Damage To Our Self-Confidence When We Don’t “Measure Up”

There’s another risk to our health if we buy into what advertisers are trying to sell us regarding weight; our self-esteem falls through the floor and depression can set in. We start to consider ourselves as inferior and a failure. When you feel badly about yourself you tend to avoid social situations that can include exercise classes, outings with your workmates, shopping and lunch with friends.

So, are we getting in our own way? Probably. It’s so important not to let yourself fall into this trap. You are who you are, inside and out. We should be celebrating our differences, not trying to glaze over them. Do you have the time and energy to devote to a full diet and exercise plan? If you do, make sure you’re doing it for yourself and not someone else’s idea of what you should look like. And if not, just try and make sure the foods you eat are quality, not quantity. Having a good and faithful support system in place is important but don’t forget, you can be your own best support system just by looking in the mirror.

WHAT IS THE BMI AND IS IT STILL VALID?

The Body Mass Index (BMI) was originally created in the mid-1800s by a Belgian sociologist named Adolphe Quetelet. It was originally created as a population measure, and was not originally intended for purposes of health care. In the 1980s, the World Health Organization (WHO) began using the BMI as a standard for determining and recording obesity statistics.

How were the BMI numbers arrived at? Technically speaking, the formula for determining BMI is kg/m2 (weight, in kilograms, divided by the square of height).

The BMI or Body Mass Index is a ratio of weight-to-height. Research studies in large groups of people have shown that the BMI can be classified into ranges associated with health risk. There are four categories of BMI ranges in the Canadian weight classification system. There are:

  • Underweight (BMI less than 18.5)
  • Normal weight (BMIs 18.5 to 24.9)
  • Overweight (BMIs 25 to 29.9), and
  • Obese (BMI 30 and over)

Most adults with a high BMI (overweight or obese) have a high percentage of body fat. Extra body fat is associated with increased risk of health problems such as diabetes, heart disease, high blood pressure, gallbladder disease and some forms of cancer. A low BMI (underweight) is associated with health problems such as osteoporosis, malnutrition and eating disorders.4

While the validity of the BMI has come under some scrutiny of late, it is still a valid diagnostic tool and indicator. You just have to remember that the BMI of a 250-pound athlete will be the same as a 250-pound couch potato. A individual may only weigh 125 pounds and still be very healthy, so long as all other tests indicate the absence of disease. At the extreme end of the scale, Australian aboriginies have been found with BMIs as low as 13 and are still very active and healthy. Using the BMI alone, actors like Sylvester Stallone and Arnold Schwarzenegger are both considered obese.

The BMI only takes height and weight into account, meaning that things like muscle mass, bone density, age, gender, and ancestry/nationality are irrelevant.

Let’s look at another example of how the BMI would be applied…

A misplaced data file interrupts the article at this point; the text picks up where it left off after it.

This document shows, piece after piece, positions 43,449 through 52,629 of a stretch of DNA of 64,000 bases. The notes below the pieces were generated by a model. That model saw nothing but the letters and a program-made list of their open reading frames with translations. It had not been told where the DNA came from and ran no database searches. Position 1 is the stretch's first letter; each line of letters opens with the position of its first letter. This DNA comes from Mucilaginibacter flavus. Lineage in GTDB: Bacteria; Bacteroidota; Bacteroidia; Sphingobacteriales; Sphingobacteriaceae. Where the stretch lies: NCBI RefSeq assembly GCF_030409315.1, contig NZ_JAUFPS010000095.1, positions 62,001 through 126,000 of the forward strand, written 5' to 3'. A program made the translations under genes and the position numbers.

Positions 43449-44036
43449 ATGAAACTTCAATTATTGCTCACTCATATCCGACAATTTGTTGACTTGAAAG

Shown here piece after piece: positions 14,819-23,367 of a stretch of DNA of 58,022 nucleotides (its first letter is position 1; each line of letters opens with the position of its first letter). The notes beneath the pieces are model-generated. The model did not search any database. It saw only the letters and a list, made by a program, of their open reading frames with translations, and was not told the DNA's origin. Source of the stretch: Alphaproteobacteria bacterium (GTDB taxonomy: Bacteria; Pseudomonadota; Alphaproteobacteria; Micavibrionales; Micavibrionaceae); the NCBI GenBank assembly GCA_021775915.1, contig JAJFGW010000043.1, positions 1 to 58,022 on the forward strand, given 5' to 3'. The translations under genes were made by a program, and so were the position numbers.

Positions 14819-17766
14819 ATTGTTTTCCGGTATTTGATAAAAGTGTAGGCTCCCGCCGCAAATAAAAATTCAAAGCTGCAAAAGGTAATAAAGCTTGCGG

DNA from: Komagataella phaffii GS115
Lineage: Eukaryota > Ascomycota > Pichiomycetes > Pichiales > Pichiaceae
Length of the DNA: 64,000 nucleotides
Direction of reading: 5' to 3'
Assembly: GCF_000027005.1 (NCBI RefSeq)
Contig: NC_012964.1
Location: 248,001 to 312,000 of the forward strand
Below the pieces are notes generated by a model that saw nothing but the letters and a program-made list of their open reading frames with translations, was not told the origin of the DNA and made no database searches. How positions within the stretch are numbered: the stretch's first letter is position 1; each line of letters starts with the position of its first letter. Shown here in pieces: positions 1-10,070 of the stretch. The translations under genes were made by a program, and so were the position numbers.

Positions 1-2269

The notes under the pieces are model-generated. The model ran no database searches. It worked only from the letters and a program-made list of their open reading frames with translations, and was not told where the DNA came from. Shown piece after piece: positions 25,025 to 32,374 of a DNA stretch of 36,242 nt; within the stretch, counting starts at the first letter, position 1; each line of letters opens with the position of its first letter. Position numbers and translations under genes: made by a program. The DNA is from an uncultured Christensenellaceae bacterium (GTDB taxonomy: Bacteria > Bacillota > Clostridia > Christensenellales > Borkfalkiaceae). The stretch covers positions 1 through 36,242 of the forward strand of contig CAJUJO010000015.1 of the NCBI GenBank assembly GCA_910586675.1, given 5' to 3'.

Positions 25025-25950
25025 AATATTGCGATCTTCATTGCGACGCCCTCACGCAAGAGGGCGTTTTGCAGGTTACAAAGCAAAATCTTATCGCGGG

The average American woman is 5’4” tall and weighs 140 pounds.

  • This means that she has a BMI of 24.0 (“normal”).
  • If she were to gain 6 pounds, she would be “overweight” (with a BMI of 25.1).
  • If she wanted to have the same BMI as the average American model (16.3) she would have to lose 45 pounds to drop to a weight of 95 pounds.

The average American model is 5’11” tall and weights 117 pounds.

  • This means that she has a BMI of 16.3 (“underweight”).
  • In order for her to be considered “normal” weight with a BMI of 18.5, she would have to weigh 133 pounds (a gain of 16 pounds).
  • In order for her to be at the same BMI of the average American woman (24.0 – still “normal”), she would have to weight 173 pounds – a weight gain of 56 pounds.
  • In order for her to be classified as “starving” (with a BMI of 15.0), she would weigh 108 pounds – only a loss of 9 pounds.

INDICATORS OF GOOD HEALTH

Blood pressure – A “normal” blood pressure has long been held to be anything below 140/90. 6

Cholesterol – For total cholesterol, less than 200 mg/dl is optimal, and the total level should be kept below 240 mg/dl to avoid the risk of heart disease. For LDL, less than 100 mg/dl is optimal, and the total level should be kept below 160 mg/dl.

Finally, a healthy HDL cholesterol level is set above 60 mg/dl, and should be kept above 40 mg/dl for men and above 50 mg/dl for women to prevent excessive accumulation in the blood and along the artery walls.7

Placement of Body Fat – Gaining fat in your abdomen is particularly unhealthy when compared to other locations in your body. Excess belly fat increases your risk of cardiovascular disease, diabetes and certain types of cancers.

Clear Skin – Acne and other skin conditions can be indicators of a toxic internal environment. Clear skin indicates that your liver and other toxin-eliminating organs are working at peak efficiency.

Stress – “Stress induced illness” is not just a misnomer. Many studies demonstrate that stress, personality, attitude and emotion are causative factors in many diseases. Try to live as stress-free as possible. Take time for yourself, delegate tasks, learn to meditate, get enough sleep, exercise, and don’t meet trouble half way!

STRESS AND WEIGHT

Why do we reach for food when we’re stressed? Most foods can actually alter your mood. They set off chemical and emotional reactions in your body that can temporarily make you feel calm or powerful. When your stress meter goes up, food can have a calming affect but only for a short time and then the problems start. Sugar crashes, headaches, weight gain, and painful self-judgment that can actually drive you to reach for more food. Here’s the vicious circle: while a little chocolate may help fight stress by releasing endorphins (neurotransmitters that promote a sense of wellbeing and euphoria – “nature’s morphine”), excessive stress depletes neurotransmitters like endorphins that help regulate emotions. The answer isn’t to constantly consume chocolate. You need to challenge old beliefs that willpower alone can stop you from eating when you’re stressed. Try a walk around the block in the fresh air. It gets you away from the food and will release just as many endorphins without adding any calories or doing any harm to your body.